Among other interesting confessions to be found in Keats's letter to Haydon from Margate is that of the fancy-almost the sense- --which often haunted him of dependence on the tutelary genius of Shakspeare:

“I remember your saying that you had notions of a good genius presiding over you. I have lately had the same thought, for things which I do half at random are afterwards confirmed by my judgment in a dozen features of propriety. Is it too daring to fancy Shakspeare this presider ? When in the Isle of Wight I met with a Shakspeare in the passage of the house at which I lodged. It comes nearer to my idea of him than any I have seen ; I was but there a week, yet the old woman made me take it with me, though I went off in a hurry. Do you not think this ominous of good ?”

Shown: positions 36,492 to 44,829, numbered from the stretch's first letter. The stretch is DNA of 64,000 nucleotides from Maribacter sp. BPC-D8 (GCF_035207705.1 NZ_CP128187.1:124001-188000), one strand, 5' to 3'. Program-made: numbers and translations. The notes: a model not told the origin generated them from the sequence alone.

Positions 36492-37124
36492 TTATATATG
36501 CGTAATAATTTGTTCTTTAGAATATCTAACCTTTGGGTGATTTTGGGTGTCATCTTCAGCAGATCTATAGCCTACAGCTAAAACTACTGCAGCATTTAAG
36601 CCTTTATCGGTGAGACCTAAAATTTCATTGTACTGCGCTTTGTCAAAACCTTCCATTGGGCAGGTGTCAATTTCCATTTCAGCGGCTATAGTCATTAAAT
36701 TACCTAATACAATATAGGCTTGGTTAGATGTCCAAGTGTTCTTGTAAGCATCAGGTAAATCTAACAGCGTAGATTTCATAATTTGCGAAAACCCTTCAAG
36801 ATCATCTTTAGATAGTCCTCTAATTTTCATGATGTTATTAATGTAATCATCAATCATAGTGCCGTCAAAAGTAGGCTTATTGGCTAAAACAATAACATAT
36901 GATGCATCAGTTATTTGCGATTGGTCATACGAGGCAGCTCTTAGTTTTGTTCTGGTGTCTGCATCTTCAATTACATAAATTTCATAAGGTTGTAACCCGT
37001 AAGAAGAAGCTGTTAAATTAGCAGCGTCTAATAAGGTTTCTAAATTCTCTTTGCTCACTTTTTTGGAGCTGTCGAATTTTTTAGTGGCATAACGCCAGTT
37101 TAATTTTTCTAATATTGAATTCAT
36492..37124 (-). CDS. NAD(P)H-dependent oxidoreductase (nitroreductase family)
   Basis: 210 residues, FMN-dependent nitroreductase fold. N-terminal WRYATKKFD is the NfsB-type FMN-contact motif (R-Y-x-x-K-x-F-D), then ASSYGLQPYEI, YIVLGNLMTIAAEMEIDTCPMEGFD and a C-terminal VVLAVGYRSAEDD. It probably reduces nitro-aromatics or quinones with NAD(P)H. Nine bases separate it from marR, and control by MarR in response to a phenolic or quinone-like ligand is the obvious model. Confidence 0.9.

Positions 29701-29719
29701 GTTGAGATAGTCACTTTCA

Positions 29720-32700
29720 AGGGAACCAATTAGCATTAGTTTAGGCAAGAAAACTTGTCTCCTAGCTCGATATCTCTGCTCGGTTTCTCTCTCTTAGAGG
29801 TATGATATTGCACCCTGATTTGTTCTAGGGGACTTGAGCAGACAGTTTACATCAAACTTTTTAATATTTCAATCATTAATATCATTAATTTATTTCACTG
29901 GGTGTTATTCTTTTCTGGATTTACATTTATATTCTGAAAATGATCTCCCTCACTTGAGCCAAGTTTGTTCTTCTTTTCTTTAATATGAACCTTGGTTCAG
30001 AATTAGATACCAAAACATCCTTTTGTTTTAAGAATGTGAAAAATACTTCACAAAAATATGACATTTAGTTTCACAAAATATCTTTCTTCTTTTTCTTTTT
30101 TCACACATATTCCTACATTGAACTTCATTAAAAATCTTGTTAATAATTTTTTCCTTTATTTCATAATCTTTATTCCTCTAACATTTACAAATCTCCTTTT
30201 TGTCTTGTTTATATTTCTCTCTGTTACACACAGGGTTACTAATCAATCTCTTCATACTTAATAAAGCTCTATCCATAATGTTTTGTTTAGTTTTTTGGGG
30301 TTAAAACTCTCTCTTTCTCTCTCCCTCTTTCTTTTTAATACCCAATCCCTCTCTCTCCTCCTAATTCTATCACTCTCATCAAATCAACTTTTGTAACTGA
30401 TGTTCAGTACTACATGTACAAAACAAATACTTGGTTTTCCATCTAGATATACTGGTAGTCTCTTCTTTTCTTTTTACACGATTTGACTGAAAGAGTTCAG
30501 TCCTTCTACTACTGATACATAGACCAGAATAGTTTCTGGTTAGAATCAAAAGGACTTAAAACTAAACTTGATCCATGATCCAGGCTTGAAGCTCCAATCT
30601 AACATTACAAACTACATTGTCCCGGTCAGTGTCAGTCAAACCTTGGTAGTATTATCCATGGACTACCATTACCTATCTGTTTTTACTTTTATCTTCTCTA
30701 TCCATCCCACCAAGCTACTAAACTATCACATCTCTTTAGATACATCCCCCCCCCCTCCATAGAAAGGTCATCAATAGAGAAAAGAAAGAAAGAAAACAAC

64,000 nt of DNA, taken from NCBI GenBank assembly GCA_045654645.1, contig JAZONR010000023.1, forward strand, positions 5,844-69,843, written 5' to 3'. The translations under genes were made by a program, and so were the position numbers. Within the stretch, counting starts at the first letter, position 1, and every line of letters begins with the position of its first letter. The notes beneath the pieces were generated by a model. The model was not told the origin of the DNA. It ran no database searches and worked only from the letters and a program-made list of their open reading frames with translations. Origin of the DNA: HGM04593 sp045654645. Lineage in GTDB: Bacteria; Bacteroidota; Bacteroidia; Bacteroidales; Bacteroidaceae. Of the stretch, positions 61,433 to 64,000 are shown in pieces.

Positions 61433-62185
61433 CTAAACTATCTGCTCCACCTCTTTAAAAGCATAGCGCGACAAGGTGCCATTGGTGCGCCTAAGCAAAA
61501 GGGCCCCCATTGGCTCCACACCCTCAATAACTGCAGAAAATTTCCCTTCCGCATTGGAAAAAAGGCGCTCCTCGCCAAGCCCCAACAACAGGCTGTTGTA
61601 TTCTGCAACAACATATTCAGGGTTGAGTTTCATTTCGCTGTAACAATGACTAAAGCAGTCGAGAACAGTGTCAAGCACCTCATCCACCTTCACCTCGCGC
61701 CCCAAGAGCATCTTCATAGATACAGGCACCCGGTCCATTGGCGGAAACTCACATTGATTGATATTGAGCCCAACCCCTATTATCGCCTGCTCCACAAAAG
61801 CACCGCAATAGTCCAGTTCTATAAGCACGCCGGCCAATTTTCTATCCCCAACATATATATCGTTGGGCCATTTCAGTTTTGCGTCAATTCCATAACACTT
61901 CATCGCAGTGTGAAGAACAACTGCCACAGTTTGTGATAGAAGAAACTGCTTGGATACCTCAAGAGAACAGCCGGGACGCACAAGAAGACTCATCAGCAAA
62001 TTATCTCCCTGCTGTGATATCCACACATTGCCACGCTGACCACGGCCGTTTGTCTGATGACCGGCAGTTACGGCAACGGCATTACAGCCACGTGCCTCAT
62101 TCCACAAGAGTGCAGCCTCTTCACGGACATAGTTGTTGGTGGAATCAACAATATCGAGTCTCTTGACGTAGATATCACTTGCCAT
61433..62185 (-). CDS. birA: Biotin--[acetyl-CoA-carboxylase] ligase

Next he lays his finger on the great secret flaw in his own nature, describing it in words which the after issue of his life will keep but too vividly and constantly before our minds: “Truth is, I have a horrid Morbidity of Temperament, which has shown itself at intervals ; it is, I have no doubt, the greatest Enemy and stumbling-block I have to fear; I may even say, it is likely to be the cause of my disappointment.” Was it that, in this seven-months' child of a consumptive mother, some unhealth of mind as well as body was congenital ?-or was it that, along with what seems his Celtic intensity of feeling and imagination, he had inherited a special share of that inward gloom which the reverses of their history have stamped, according to some, on the mind of the Celtic race? We cannot tell, but certain it is that along with the spirit of delight, ever creating and multiplying images of beauty and joy, there dwelt in Keats's bosom an almost equally busy and inventive spirit of self-torment.